Teen Read Week - October 19 - 25
Some of you may remember two years ago when we saw Elijah Wood and Liv Tyler gracing posters and bookmarks of libraries everywhere during the Teen Read Week of 2001, just before the first of Peter Jackson's movies was released. I actually worked for a libary at the time, and still have the poster we had featuring Frodo Baggins reading a book, while lounging in a tree.
This week, two years later, Teen Read Week is with us again, and we are now seeing posters and such featuring Orlando Bloom, the Elf who so gallantly captures the hearts of teenage girls everywhere.
<ul>Orlando Bloom, who has graced the pages of teen magazines since his appearance in the first installment of "The Lord of the Rings," will use his powers over adolescent girls for good.
Bloom, who portrays Legolas the elf prince of Mirkwood in the fantasy series, has lent his hunky image to the Young Adult Library Services Association's new Teen Read Week poster.
Teen Read Week is a national literacy initiative sponsored by YALSA that encourages teenagers to "read for the fun of it." Teen Read Week will be celebrated in hundreds of schools and public libraries across the country, this week, Oct. 19-25.
The poster shows Bloom with his natural dark locks, a contrast to the blond tresses he sports in the "Rings" series. He is shown clutching a copy of J.R.R. Tolkien's masterpiece, the basis of the "Rings" films.
"Tolkien's words, the film's moving imagery and teens are made for each other," says YALSA President Audra Caplan.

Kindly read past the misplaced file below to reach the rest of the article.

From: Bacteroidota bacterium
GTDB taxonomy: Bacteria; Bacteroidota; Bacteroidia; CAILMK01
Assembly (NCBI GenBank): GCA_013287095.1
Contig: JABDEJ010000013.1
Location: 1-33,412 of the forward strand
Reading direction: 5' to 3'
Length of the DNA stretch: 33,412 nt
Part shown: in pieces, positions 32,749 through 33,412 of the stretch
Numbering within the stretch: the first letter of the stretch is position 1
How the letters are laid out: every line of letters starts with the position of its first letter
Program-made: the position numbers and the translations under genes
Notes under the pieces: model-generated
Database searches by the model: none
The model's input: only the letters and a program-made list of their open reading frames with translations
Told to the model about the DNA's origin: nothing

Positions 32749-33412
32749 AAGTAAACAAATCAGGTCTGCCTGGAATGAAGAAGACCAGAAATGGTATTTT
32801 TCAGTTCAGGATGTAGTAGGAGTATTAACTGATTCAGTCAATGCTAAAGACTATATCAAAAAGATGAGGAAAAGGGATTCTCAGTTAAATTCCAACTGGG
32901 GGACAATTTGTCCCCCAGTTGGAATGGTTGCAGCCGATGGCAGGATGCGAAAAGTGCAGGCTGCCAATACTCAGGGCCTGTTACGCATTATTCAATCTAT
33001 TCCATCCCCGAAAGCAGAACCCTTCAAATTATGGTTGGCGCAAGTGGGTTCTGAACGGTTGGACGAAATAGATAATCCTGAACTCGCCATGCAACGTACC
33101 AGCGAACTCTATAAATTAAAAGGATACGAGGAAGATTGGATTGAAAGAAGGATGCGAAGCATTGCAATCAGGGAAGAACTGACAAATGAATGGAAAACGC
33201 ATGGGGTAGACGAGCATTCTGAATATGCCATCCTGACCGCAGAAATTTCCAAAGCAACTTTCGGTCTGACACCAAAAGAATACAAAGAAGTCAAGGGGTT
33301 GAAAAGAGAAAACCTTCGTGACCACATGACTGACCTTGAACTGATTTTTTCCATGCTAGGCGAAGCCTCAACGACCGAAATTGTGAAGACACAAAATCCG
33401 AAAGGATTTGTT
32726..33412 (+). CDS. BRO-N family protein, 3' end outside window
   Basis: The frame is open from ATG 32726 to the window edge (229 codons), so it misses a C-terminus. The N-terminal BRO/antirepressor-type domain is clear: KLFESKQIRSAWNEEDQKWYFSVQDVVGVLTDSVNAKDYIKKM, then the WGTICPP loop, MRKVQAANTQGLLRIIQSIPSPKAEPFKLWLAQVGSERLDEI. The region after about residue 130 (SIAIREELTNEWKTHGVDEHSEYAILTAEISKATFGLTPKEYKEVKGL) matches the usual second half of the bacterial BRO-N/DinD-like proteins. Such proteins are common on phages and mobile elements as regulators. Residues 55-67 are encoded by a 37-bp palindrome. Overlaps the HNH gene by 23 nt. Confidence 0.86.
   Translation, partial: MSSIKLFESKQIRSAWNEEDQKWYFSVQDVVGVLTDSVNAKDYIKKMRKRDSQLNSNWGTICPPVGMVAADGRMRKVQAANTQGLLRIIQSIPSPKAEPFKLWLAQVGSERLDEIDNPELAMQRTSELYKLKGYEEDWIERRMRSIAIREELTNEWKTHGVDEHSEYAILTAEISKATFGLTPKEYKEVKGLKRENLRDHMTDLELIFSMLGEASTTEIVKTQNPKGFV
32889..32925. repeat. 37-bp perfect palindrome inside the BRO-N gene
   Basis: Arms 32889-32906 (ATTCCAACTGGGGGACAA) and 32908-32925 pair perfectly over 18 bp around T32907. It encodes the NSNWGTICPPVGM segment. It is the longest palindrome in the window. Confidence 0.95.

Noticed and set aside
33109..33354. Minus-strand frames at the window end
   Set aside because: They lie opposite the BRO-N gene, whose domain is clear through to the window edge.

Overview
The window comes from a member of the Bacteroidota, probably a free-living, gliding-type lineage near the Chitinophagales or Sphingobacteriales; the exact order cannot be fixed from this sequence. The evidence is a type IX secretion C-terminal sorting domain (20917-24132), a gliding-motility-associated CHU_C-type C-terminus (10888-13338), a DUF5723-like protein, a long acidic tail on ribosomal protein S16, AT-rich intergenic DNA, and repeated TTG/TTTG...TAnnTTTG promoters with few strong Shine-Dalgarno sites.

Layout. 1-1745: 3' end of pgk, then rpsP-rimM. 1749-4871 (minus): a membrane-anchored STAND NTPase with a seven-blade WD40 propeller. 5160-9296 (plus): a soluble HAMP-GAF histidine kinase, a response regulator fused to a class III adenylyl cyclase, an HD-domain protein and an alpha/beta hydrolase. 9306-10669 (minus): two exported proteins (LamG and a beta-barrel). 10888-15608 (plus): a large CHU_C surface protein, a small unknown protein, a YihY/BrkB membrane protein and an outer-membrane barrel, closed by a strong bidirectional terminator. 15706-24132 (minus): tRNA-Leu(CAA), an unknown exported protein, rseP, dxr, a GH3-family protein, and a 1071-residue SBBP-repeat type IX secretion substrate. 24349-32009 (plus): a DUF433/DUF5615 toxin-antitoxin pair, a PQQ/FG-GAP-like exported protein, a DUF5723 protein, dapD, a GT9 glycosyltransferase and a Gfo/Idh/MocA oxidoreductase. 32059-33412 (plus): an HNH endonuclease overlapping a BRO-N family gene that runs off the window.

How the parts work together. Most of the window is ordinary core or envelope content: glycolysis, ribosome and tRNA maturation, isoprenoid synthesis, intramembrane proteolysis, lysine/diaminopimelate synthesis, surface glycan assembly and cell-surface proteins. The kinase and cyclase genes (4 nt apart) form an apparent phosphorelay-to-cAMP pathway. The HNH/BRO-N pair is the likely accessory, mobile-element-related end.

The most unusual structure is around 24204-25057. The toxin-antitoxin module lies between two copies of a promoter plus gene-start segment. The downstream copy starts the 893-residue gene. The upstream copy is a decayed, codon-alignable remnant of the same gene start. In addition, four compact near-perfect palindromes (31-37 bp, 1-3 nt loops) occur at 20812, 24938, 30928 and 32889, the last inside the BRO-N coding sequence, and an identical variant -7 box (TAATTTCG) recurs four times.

"We are proud to work with New Line, whose 'The Lord of the Rings' trilogy so powerfully presents a teen protagonist struggling against the odds," she adds.</ul>
So, if you are a teenager, or are the parent of one, encourage your friends or children to read and read some more. It is the key to learning, and brings you what no movie could ever do: images of your own creation and imagination. The works of J. R. R. Tolkien in particular have inspired in my mind some of the most beautiful images and characters that no film can recreate or take away.
We should all be thankful to New Line and Peter Jackson for broadening the audience of Tolkien's works to those who otherwise would not have been able to enjoy them. In this they continue to bring these great writings to a younger generation of readers, who will carry these pieces that we know and love into the next century.
(Matthew Rooney - Armenelos)